The feeble afterthought of execution is not the only problem in this film that seems to have been developed from a thesis and worked its way backwards into the story. The most unnerving aspect of this elliptically literary film is that nothing before that final thesis statement—that scream—registers as real nor even as a metaphor with any resonance. Prostitution and rape are confusingly conflated, which is a sneakily conservative idea that takes away any sense of power for a woman in either situation. Also, simulated sex (without penetration) is not sex. Simulated rape is not rape. Even viewing filmed sex (with penetration) is closer to watching an empowered form of prostitution than it is to getting a voyeuristic sense of power over a woman. (In fact, much of acting could be considered at least metaphorically an empowered form of prostitution, and so could much of the experience of all women as sexual objects, as Siew Hwo Beh stated in her 1972 Women & Film article on Godard’s 1962 Vivre sa vie, which played with both those themes.) But watching a woman being paid to not react as someone throws her limp body around a room, particularly in a film with an anemically anti-erotic yet titillating tone, feels like voyeurism with all empowerment in the equation drained; it feels like watching abuse. But, perhaps this is just a very good metaphor for the limp and choiceless position of most actresses in 2011.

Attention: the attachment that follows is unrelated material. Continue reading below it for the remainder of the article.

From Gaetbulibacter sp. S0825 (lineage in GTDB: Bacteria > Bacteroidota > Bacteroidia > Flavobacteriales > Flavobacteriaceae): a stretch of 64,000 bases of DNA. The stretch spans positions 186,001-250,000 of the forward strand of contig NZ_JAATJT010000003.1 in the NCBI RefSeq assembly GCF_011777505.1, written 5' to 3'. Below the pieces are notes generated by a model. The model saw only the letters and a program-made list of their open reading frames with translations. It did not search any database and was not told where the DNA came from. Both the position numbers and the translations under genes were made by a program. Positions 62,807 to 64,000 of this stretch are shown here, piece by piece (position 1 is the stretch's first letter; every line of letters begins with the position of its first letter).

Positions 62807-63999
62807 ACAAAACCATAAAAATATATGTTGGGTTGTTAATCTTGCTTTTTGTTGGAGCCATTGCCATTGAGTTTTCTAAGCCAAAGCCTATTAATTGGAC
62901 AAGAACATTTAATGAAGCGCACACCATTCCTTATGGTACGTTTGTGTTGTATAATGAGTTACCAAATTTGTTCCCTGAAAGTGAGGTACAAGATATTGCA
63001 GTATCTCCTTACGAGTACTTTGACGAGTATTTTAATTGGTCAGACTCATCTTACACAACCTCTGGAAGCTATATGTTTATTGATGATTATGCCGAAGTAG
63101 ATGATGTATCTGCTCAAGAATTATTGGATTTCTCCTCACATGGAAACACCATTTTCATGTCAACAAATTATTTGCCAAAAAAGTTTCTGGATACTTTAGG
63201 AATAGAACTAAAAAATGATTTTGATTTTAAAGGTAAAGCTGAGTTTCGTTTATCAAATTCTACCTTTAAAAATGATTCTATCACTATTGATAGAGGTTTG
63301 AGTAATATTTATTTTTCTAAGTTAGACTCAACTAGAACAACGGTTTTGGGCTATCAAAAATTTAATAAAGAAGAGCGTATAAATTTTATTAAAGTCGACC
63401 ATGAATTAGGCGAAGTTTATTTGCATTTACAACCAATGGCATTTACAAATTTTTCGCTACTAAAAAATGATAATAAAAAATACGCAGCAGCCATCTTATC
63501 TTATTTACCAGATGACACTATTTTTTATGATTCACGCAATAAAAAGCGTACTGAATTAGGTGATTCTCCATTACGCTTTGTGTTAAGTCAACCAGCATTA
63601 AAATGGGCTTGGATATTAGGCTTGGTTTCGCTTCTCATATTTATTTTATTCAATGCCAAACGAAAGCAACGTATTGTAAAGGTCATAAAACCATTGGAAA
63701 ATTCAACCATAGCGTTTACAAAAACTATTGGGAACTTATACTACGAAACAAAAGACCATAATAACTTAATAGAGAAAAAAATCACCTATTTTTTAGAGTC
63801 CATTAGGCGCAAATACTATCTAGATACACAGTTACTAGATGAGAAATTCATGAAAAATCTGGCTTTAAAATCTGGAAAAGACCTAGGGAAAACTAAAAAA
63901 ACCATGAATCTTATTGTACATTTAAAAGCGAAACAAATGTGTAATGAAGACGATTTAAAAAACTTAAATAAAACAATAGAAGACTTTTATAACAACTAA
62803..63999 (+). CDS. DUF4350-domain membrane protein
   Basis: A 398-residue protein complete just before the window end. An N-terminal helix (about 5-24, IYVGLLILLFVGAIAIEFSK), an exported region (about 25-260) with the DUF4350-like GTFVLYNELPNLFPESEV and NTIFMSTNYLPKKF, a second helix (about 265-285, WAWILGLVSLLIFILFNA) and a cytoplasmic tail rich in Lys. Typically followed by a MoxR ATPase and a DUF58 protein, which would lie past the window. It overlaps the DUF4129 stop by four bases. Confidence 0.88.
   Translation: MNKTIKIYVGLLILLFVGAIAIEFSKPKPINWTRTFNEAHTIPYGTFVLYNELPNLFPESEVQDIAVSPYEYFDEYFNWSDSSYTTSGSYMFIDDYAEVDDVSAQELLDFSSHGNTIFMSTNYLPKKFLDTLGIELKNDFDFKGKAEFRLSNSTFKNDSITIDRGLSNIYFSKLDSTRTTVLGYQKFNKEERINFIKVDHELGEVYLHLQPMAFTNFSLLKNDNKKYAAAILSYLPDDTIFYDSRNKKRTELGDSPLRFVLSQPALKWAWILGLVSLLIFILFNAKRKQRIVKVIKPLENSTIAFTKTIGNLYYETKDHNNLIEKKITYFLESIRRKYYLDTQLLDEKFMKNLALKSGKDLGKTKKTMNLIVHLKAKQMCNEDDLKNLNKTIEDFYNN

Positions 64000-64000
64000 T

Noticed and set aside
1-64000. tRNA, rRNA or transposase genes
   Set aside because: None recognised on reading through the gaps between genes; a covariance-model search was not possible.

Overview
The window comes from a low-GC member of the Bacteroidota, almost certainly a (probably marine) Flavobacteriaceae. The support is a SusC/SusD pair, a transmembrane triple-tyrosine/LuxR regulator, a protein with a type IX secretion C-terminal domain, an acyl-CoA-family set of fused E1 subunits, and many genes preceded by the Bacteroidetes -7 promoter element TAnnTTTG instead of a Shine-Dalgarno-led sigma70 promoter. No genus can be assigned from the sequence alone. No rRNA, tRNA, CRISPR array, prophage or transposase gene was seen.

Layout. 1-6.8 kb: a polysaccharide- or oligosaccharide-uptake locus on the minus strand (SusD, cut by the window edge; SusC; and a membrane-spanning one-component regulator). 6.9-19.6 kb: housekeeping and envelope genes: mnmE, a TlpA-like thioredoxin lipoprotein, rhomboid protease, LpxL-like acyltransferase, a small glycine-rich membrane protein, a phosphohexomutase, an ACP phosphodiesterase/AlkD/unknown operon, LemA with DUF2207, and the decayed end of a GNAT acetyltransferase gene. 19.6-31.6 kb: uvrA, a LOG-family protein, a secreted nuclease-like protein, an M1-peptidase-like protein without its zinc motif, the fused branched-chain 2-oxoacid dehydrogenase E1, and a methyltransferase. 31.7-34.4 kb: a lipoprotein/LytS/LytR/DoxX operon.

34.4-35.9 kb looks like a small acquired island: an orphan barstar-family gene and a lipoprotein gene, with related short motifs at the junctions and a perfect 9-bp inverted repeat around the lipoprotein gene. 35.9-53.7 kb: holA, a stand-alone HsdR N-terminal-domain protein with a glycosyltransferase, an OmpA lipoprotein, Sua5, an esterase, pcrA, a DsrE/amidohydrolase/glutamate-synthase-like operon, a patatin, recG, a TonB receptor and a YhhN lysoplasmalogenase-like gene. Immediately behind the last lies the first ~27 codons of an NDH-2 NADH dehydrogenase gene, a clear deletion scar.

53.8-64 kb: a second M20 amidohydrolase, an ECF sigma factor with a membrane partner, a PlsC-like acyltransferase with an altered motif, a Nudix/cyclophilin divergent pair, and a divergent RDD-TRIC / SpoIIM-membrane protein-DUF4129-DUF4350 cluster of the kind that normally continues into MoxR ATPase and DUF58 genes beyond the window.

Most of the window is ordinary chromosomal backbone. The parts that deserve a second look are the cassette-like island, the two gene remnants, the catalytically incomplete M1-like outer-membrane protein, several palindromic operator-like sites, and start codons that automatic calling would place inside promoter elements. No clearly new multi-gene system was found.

Opens December 2

11/07/11 4:15pm


The stage was set for Performa: Not Funny—a wryly programmed series, presented by Performa 11 at Anthology Film Archives, about the overlap of filmed stand-up comedy and video performance art in the politically electric late 70s—by the first two programs last week: Lenny Bruce’s not funny reading of his obscenity charges, and the greatest performance film ever made, featuring revolutionary Richard Pryor, who gently chuckles a “fuck you” out to a heckler before turning the lights on his audience, not to heckle back but to point out that Huey P. Newton is sitting among them. In all the pieces in this series, the joke is not for but both on and independent of the audience.